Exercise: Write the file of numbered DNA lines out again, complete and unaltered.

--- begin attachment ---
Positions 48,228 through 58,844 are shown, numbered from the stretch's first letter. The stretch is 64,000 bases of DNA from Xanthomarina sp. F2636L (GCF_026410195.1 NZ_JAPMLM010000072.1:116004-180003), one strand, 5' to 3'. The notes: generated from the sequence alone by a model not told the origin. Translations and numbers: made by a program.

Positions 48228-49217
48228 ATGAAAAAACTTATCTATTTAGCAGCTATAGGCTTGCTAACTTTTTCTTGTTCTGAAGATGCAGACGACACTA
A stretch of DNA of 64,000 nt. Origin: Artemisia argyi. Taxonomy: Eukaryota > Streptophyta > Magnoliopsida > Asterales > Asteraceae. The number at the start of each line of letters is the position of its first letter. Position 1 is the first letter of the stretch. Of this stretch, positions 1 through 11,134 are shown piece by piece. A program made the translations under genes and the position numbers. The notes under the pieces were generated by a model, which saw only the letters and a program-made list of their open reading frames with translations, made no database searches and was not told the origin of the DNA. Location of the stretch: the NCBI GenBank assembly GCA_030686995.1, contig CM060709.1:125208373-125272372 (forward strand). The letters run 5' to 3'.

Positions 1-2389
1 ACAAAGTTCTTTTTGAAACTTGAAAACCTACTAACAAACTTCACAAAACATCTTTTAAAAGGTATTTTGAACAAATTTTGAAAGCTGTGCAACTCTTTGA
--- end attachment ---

Positions 48,228 through 58,844 are shown, numbered from the stretch's first letter. The stretch is 64,000 bases of DNA from Xanthomarina sp. F2636L (GCF_026410195.1 NZ_JAPMLM010000072.1:116004-180003), one strand, 5' to 3'. The notes: generated from the sequence alone by a model not told the origin. Translations and numbers: made by a program.

Positions 48228-49217
48228 ATGAAAAAACTTATCTATTTAGCAGCTATAGGCTTGCTAACTTTTTCTTGTTCTGAAGATGCAGACGACACTA
A stretch of DNA of 64,000 nt. Origin: Artemisia argyi. Taxonomy: Eukaryota > Streptophyta > Magnoliopsida > Asterales > Asteraceae. The number at the start of each line of letters is the position of its first letter. Position 1 is the first letter of the stretch. Of this stretch, positions 1 through 11,134 are shown piece by piece. A program made the translations under genes and the position numbers. The notes under the pieces were generated by a model, which saw only the letters and a program-made list of their open reading frames with translations, made no database searches and was not told the origin of the DNA. Location of the stretch: the NCBI GenBank assembly GCA_030686995.1, contig CM060709.1:125208373-125272372 (forward strand). The letters run 5' to 3'.

Positions 1-2389
1 ACAAAGTTCTTTTTGAAACTTGAAAACCTACTAACAAACTTCACAAAACATCTTTTAAAAGGTATTTTGAACAAATTTTGAAAGCTGTGCAACTCTTTGA